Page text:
Now that the cat’s out of the bag about one of my major distractions this month, let’s see if I can hit 50K words despite that, not use it as an excuse to fall short. Hoo-RAH!
On the other hand, just once I would like to hit my target word count for the day about 19:30 or 20:00 in the evening and get to bed on time, instead of frantically posting whatever pathetic fraction of my word count I’ve got so far at 23:55. Or 23:59:59.99.
Tonight, words are hard, like pulling teeth. I seem to have the attention span of a box of kittens. Yet slowly, stubbornly, I have dragged out a few hundred words.
Maybe my muse went out partying and drinking to celebrate the new job, leaving me here to wallow semi-aimlessly. I hate it when she does that.
While I normally put in a lot of internal links to previous, related posts here, I won’t be doing that for what I hope will be this year’s thirty NaNoWriMo posts. If you have jumped into or stumbled onto this story in mid-adventure, there are plenty of other ways to navigate around the site to find previous installments. Actually doing so is left as an exercise to the student.
Nothing moved except for the constantly shifting waves from horizon to horizon. This far out from any island or coastline the sea birds were few and far between. A few clouds drifted overhead in waves, spinning off from a cyclone far to the south. A particularly large group of thunderheads was building far on the eastern horizon, an indication of Tebuaeran’s presence there to those who knew how to read the signs.
No ships traveled these waters regularly. Only marine research vessels had any interest in the area, and most of their work had been replaced by autonomous drone ships. Far off of the highways laid out in the sky, no intercontinental aircraft passed overhead.
Today the seas were calm, the waves less than five feet tall, the whitecaps nothing but thin tips on the wave tops, pushed over by the breeze. There would be days when a typhoon could raise those waves to ten times that size, leaving them to crash down with millions of tons of force, where there was almost nothing except other waves to impact. Today was not one of those days.
Riding just barely above the level of the waves, Hydrological Data Collection Buoy 319 was nearly invisible. Only a thin whip antenna stretched far above the surface, oscillating as the buoy bobbed up and down, back and forth. The top of the buoy body was covered in solar cells to keep it alive. Below the SUV-sized instrument and electronics vessel, the skeleton of the buoy stretched down almost fifty feet, where it attached to the carbon monofilament line, which in turn connected to the anchor thousands of feet below. The skeleton was studded with various instruments, including an array of microphones.
The incredibly sensitive microphones listened carefully for the soft sounds of submarines sliding through the deep, the far off songs of whales singing incomprehensible ballads, and the telltale, subsonic, deep base tones of underwater earthquakes or landslides that could cause a deadly tsunami.
Surprisingly, this buoy also had an underwater speaker.
Listening vigilantly through day and night, oblivious to weather, the scorching tropical sun, or the stunning beauty of the Milky Way spanning the sky at night with no lights for hundreds of miles to interfere with the view, HDC Buoy 319 faithfully sent its data up to one of the many satellites passing overhead.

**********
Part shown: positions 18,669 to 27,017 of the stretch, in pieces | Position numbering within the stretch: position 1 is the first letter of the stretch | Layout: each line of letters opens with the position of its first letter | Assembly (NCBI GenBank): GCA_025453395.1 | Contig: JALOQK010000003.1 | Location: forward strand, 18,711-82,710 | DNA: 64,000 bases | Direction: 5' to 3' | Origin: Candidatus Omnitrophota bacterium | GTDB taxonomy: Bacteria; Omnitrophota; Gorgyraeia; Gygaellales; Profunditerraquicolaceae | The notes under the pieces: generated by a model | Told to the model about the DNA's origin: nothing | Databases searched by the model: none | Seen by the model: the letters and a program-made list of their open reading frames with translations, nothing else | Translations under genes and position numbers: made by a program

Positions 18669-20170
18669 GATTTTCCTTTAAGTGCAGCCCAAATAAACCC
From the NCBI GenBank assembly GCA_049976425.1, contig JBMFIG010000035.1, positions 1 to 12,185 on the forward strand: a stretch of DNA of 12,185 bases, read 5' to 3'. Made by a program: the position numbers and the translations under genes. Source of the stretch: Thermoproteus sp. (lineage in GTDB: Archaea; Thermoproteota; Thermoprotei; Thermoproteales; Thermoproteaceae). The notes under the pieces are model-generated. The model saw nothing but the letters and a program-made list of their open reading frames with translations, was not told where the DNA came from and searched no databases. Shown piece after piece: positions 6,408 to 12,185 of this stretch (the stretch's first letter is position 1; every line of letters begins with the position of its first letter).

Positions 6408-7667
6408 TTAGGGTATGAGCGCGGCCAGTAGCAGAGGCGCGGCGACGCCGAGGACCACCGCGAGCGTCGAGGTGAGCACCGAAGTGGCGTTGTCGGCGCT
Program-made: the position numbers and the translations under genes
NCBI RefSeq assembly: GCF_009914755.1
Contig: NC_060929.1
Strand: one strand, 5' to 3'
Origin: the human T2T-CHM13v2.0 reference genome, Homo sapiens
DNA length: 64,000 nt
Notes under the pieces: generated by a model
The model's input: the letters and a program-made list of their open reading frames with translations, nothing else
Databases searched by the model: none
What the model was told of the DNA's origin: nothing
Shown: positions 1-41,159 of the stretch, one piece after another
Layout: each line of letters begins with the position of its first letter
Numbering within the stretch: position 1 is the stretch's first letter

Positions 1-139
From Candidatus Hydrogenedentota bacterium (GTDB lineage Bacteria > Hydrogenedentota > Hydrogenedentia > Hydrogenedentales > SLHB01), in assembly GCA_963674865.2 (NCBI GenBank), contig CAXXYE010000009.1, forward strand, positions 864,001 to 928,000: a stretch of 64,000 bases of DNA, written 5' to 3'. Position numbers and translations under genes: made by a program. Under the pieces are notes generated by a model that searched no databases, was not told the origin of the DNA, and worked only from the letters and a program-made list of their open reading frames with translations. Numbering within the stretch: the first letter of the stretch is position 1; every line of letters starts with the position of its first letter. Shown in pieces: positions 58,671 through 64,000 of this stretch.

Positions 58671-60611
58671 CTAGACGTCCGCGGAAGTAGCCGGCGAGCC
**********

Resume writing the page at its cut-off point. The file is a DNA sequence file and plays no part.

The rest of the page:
Now, something different was happening. The buoy microphones began to hear a distant series of whistles and clicks. Faint at first, the sounds could be heard to repeat every few minutes, gradually growing closer. Soon they were quite distinct, if unintelligible to all of the military and scientific monitoring bots which sampled the data coming down from HDC Buoy 319 as well as hundreds of others.
The pod of dolphins which approached were moving at top speed, their powerful tails pushing them at over twenty miles an hour. The casual observer might note that the pod was traveling straight as an arrow toward an area near HDC Buoy 319 with no breaks to rest. It might be noted that the various dolphins took turns swimming in the lead, with the others drafting behind them much as a runner or bicyclist in a race might. It probably would not have been noticed that one of the dolphins never took a turn in front, was always surrounded by other dolphins, and was the source of the repeated cries for attention.
As they approached the buoy, the volume level of the repeated cry reached a predetermined threshold. While almost all of the monitoring bots continued to ignore the noise from the dolphins, one bot activated and began to pass the audio feed on to another computer, which passed it to another, and to another.
A top secret, almost unique subroutine began running, interpreting the dolphin cries. In seconds, a signal was returning back out through the chain of computers and satellites, causing the speaker on HDC Buoy 319 to begin pinging loudly.
The primary dolphin ceased his cries as the dolphins responded by altering their course just slightly, heading straight for the signal. An hour later most of the dolphins were swimming in guard patrols through the area around and below the buoy, while the one dolphin hovered near the buoy and began to talk to it.
“Help! Help! Soulless one, you must help us!”
“I am here, I can hear you,” came the message from the buoy speaker, translated into the melodious clicks, groans, and whistles of the dolphin language. “Make yourself known to me.”
“I am Hōkū, friend and companion to Kolohe. I have been sent by Kolohe to this place to speak with the soulless one.”
“I am Sherman, who your people know as the soulless one. I do not know you, Hōkū.”
“Soulless one, Kolohe is in danger and has sent us to warn you and to beg for your assistance.”
(Chapter Twelve to be continued)